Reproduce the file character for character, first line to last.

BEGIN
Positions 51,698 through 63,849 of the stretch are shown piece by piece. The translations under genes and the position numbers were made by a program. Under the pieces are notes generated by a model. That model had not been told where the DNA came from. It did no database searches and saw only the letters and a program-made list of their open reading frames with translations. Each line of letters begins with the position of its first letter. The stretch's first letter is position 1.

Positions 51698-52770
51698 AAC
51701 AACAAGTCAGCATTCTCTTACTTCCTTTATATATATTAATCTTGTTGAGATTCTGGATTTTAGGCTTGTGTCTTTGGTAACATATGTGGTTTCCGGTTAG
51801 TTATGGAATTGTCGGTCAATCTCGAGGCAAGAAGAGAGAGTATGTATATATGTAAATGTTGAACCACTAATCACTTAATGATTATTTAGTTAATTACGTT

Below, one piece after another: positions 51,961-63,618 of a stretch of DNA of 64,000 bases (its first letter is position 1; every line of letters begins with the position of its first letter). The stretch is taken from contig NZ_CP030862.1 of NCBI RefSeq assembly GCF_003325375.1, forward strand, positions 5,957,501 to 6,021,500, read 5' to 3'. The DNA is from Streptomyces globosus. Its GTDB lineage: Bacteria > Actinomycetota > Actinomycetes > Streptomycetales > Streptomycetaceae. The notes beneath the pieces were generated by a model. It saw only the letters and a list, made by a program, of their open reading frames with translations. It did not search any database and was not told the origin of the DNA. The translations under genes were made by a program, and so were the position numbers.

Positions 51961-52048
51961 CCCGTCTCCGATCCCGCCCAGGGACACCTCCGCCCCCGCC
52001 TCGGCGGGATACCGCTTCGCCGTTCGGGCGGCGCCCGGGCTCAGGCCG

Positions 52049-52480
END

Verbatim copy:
Positions 51,698 through 63,849 of the stretch are shown piece by piece. The translations under genes and the position numbers were made by a program. Under the pieces are notes generated by a model. That model had not been told where the DNA came from. It did no database searches and saw only the letters and a program-made list of their open reading frames with translations. Each line of letters begins with the position of its first letter. The stretch's first letter is position 1.

Positions 51698-52770
51698 AAC
51701 AACAAGTCAGCATTCTCTTACTTCCTTTATATATATTAATCTTGTTGAGATTCTGGATTTTAGGCTTGTGTCTTTGGTAACATATGTGGTTTCCGGTTAG
51801 TTATGGAATTGTCGGTCAATCTCGAGGCAAGAAGAGAGAGTATGTATATATGTAAATGTTGAACCACTAATCACTTAATGATTATTTAGTTAATTACGTT

Below, one piece after another: positions 51,961-63,618 of a stretch of DNA of 64,000 bases (its first letter is position 1; every line of letters begins with the position of its first letter). The stretch is taken from contig NZ_CP030862.1 of NCBI RefSeq assembly GCF_003325375.1, forward strand, positions 5,957,501 to 6,021,500, read 5' to 3'. The DNA is from Streptomyces globosus. Its GTDB lineage: Bacteria > Actinomycetota > Actinomycetes > Streptomycetales > Streptomycetaceae. The notes beneath the pieces were generated by a model. It saw only the letters and a list, made by a program, of their open reading frames with translations. It did not search any database and was not told the origin of the DNA. The translations under genes were made by a program, and so were the position numbers.

Positions 51961-52048
51961 CCCGTCTCCGATCCCGCCCAGGGACACCTCCGCCCCCGCC
52001 TCGGCGGGATACCGCTTCGCCGTTCGGGCGGCGCCCGGGCTCAGGCCG

Positions 52049-52480